Over 18 days in October, Melbourne Festival will present more than 60 events across dance, theatre, visual arts and music by artists from Australia and around the world.
Particularly welcome news in this program is the return of Back to Back Theatre. The small Geelong company captured the attention of arts writers at the New York Times and critics at the Edinburgh Festival in 2014 with its runaway success, Ganesh Versus the Third Reich. The company, comprising an ensemble of actors with disabilities, will premiere its largest-scale work to date, Lady Eats Apple, at Hamer Hall.
Over at ACMI, Lynette Wallworth’s Collisions will mark the first time virtual reality has been used tell an Indigenous Australian story. Using live action and animation, Collisions shares the story of elder Nyarri Morgan and the Martu tribe’s dramatic first contact with white people in the 1950s – via an atomic test in remote Western Australia.
The Philip Glass Ensemble will perform Glass’s new score of director Jean Cocteau’s 1954 film La Belle et la Bête (The Beauty and the Beast). The American composer has removed the film’s dialogue track and original soundtrack, and the ensemble will play Glass’s new interpretation live while the film is projected behind the stage. Note: as the composer is nearing his eighties, he won’t play in the ensemble.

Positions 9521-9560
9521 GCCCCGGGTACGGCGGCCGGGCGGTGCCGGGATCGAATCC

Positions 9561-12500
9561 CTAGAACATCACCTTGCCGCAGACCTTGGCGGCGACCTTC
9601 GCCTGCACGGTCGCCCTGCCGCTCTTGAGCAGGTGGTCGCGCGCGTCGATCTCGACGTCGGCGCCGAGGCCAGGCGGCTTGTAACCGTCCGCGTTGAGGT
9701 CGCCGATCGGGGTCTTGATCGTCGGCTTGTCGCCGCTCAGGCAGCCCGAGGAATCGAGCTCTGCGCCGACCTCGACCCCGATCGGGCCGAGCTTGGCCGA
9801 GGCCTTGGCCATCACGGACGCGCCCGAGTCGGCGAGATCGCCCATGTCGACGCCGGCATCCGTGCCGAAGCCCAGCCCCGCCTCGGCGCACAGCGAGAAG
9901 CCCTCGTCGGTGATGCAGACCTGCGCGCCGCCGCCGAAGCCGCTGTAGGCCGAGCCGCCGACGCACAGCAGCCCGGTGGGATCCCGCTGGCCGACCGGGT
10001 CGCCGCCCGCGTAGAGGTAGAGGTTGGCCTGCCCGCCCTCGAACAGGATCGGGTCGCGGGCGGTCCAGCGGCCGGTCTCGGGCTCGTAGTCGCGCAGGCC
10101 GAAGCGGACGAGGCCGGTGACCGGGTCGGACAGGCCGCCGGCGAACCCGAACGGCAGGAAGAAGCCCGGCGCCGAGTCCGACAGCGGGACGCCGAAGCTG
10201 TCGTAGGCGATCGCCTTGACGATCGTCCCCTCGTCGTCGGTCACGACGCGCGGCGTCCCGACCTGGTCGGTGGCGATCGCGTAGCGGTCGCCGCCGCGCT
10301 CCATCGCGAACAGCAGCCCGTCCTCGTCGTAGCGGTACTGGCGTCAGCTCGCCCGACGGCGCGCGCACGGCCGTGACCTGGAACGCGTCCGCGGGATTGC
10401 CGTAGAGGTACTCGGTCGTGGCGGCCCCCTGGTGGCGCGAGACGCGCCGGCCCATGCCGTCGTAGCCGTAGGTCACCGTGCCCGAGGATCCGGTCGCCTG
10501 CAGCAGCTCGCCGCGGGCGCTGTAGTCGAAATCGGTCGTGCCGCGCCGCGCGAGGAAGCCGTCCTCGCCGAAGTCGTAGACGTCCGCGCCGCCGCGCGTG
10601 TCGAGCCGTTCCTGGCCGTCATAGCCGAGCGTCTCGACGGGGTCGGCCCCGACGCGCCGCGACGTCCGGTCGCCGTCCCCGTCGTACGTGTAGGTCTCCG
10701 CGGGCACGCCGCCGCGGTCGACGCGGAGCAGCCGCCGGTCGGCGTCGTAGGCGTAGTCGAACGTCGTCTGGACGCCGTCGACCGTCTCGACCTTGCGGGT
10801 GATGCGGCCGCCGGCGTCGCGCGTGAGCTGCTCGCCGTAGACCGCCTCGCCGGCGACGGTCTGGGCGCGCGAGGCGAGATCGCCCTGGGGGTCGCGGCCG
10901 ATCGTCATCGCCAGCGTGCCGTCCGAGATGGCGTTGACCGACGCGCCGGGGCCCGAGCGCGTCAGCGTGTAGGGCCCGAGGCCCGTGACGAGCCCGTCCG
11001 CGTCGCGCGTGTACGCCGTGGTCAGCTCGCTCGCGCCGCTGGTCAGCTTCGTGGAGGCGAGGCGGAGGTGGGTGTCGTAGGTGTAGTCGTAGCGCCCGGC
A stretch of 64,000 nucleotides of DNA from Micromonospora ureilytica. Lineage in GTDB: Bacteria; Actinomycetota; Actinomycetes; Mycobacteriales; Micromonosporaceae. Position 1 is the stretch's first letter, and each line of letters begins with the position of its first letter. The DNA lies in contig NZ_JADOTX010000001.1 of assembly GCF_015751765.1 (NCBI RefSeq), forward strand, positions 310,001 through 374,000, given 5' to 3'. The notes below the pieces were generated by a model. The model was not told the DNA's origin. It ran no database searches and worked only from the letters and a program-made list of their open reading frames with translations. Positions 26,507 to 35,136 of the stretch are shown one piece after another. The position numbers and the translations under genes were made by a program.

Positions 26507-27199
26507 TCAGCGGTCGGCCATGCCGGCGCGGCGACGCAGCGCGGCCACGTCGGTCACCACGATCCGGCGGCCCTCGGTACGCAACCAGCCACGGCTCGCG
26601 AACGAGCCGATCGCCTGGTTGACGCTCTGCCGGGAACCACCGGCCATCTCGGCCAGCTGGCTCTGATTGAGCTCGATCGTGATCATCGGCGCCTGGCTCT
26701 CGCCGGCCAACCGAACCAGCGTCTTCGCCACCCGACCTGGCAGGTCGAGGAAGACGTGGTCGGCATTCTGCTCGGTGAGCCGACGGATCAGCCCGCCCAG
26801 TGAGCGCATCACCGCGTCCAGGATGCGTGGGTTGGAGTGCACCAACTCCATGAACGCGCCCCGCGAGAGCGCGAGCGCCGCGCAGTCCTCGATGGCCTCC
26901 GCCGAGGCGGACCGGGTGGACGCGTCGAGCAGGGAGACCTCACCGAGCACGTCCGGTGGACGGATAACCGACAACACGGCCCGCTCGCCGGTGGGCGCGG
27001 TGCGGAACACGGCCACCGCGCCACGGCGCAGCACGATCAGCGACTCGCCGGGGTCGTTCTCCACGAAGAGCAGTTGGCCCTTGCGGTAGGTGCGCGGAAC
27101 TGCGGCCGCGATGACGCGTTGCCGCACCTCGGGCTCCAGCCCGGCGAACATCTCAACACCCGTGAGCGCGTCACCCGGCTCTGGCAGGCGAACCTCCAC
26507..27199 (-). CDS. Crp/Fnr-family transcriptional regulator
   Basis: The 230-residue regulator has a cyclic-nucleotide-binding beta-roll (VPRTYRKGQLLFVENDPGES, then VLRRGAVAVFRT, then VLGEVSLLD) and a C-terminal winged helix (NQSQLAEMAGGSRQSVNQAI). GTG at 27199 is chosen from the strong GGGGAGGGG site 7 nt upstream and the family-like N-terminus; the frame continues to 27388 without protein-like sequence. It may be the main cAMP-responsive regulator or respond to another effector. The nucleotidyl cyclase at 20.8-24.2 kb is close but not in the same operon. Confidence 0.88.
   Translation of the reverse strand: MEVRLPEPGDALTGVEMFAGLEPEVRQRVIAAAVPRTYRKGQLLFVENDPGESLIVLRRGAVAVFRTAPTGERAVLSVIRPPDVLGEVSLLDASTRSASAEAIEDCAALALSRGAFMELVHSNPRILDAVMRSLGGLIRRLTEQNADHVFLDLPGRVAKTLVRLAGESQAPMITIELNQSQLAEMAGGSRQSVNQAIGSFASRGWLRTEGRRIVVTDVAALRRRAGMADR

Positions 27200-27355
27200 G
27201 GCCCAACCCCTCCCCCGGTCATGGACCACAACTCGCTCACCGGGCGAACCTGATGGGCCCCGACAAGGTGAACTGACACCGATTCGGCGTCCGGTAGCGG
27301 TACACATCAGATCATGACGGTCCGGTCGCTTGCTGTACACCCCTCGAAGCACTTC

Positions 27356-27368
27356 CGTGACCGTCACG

Tim Rogers, iOTA, Steve Kilbey, Deborah Conway and Adalita will each pay tribute to their musical hero in David Bowie: Nothing Has Changed, backed by the Melbourne Symphony Orchestra.
While there are plenty of fun and accessible events, there’s enough to get you out of your comfort zone, too. Barcelona’s Teatro de los Sentidos will perform its 75-minute The Echo of the Shadow for one person at a time in a “sensorial labyrinth”. British comedian Jess Thom, who has Tourette syndrome, will take an entertaining deep-dive into the misunderstood condition (and what it’s like to say “biscuit” hundreds of times a day) with Backstage in Biscuit Land.
Dark Mofo favourite Guerrilla Museum will perform its popular and highly mysterious live-art piece, Funeral. The concept: Why wait until you’re dead to celebrate your life?
This is the first Melbourne Festival program for new artistic director Jonathan Holloway, who was most recently at the helm of the Perth International Arts Festival.
Melbourne Festival runs from October 6–23 at various locations around the city. The full program is available here.